Proof of that came last year in a series of documents that the hacker group LulzSec stole from law enforcement in Arizona and then posted on the internet.
News reports at the time focused largely on what the stolen documents said about the drug war in Mexico and how law enforcement in the United States was handling it. But the documents also revealed several incidents, which were previously undisclosed to the public, showing how extremist groups in were escalating their tactics in the Arizona borderlands.
One document, for example, showed that US Border Patrol agents ran into a heavily armed man on March 30, 2011, in the desert south of Tucson. The man, identified as Tim Foley, told them he was patrolling the border. He said he was getting $350,000 in funding from people he described as “concerned citizens” to recruit five other men to help him.
The document, which was marked “Law Enforcement Sensitive” from the Department of Homeland Security, said Foley bragged to the agents about having military experience as a sniper and ranger. He said his group planned to conduct “mercenary type operations” on both sides of the border.
Most concerning to the agents, according to the document, was what the man told them next. “Tim stated that he has Improvised Explosive Devices deployed in the desert near Sasabe (Ariz.),” the document said. The sentence was typed in bright red letters.
For reasons that still aren’t exactly clear, the agents let Foley go that day. But two days later, federal investigators launched an all-out manhunt for him.
The FBI was brought in along with the US Bureau of Alcohol, Tobacco, Firearms and Explosives, a local bomb squad and bomb-sniffing dogs. The search included plans to evacuate parts of the tiny border town of Sasabe if anything major went down. After hours of searching, however, they came up short. Foley had disappeared and his alleged bombs were nowhere to be found. He could not be located for comment on this story.
By then, the idea of explosives hidden in the desert was not altogether new to law enforcement in Arizona. Another document released by the hacker collective showed that on May 30, 2009, a US Border Patrol agent discovered a pipe bomb west of Tucson along a known smuggling route.
Investigators described the device as “moderately complex,” but said it was impossible to know who planted it or what their motive was. The incident was being investigated by the ATF and local authorities.
Beyond explosives, the groups have also demonstrated an ability to put law enforcement on high alert in other ways.
A third “Law Enforcement Sensitive” document released by the hackers showed that authorities were told on April 28, 2010 to be on the lookout for a “civilian Minuteman type group” that had talked about shutting down a major freeway in the central part of the state.
The group, which called itself “A Concerned Citizen,” believed Interstate 8 was being used by smugglers to transport cargo. The warning of a freeway shut down came just days after Gov. Jan Brewer signed her state’s harsh immigration measures.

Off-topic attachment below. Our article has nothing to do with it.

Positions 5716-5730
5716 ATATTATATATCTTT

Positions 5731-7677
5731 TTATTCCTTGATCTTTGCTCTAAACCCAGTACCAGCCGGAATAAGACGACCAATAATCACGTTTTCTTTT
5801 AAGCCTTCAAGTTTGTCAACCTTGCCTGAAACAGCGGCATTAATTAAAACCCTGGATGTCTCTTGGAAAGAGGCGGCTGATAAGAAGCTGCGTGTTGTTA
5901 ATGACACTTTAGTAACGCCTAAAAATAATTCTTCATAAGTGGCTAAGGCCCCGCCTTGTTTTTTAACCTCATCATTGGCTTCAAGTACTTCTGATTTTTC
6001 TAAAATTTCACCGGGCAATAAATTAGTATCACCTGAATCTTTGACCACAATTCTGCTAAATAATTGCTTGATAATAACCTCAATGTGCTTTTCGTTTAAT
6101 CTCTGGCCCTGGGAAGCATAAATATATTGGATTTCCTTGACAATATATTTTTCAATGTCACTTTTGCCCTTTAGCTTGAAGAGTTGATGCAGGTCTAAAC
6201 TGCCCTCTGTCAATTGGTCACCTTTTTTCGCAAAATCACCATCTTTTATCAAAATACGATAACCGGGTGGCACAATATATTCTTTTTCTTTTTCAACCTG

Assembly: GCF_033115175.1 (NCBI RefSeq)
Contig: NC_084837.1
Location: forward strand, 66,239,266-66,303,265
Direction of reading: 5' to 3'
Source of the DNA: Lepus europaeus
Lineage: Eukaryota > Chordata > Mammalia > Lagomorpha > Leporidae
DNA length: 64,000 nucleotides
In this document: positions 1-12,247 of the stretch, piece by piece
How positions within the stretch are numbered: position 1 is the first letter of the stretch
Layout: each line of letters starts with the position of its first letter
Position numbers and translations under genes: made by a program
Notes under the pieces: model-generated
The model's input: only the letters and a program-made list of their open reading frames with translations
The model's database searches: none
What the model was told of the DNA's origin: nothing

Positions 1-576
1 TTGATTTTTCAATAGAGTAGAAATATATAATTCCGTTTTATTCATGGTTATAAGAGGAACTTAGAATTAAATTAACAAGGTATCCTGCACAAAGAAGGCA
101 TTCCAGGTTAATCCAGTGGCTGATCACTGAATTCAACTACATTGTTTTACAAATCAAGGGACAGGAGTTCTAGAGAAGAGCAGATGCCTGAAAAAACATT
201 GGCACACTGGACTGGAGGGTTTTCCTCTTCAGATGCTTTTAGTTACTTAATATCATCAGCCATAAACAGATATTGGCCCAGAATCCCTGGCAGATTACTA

“The request comes in support of Governor Jane (sic) Brewer’s signing of SB1070 into law,” according to the warning, “and at the opposition of the media’s coverage of the protests in Phoenix.”
The document noted that the group’s plans went far beyond those of the Minuteman Civil Defense Corps, a border watch group that got widespread attention several years earlier for its operations along the border.
The MCDC, which has since been disbanded, camped out at the border and called federal agents whenever they saw immigrants illegally crossing. Despite doubts from its critics, the group’s leaders always insisted their role was to simply observe and report what they saw.
“If this new operation happens,” the document said, “there could be potential for human rights violations and a possibility of violence between armed civilians and smugglers or with law enforcement.”
Meanwhile, at least two of Harbin’s associates from the National Socialist Movement have founded a new group that intends to go well beyond anything the Minuteman Civil Defense Corps ever did.
Led by longtime white supremacists JT Ready and Harry Hughes, the US Border Guard routinely treks out in the desert south of Phoenix, heavily armed for what it describes as “operations” to stop “narco terrorists.” Its members often boast of confronting immigrants and detaining them until authorities can arrive.
But Ready, the same man whose name adorned the landmine fliers in 2010, hopes the group will someday do even more.
On the US Border Guard website, alongside photos of its members wearing camouflage and carrying large guns, he recently posted a call for supporters to help the group with donations through PayPal.
Nick Martin is an associate editor at TPM in New York City. He came to the site in 2011 as a reporter for TPMMuckraker. Previously, he worked in Arizona, first as a staff reporter for a local newspaper and later as a freelance journalist. He also ran the news blog Heat City. Contact him: nick [at] talkingpointsmemo.com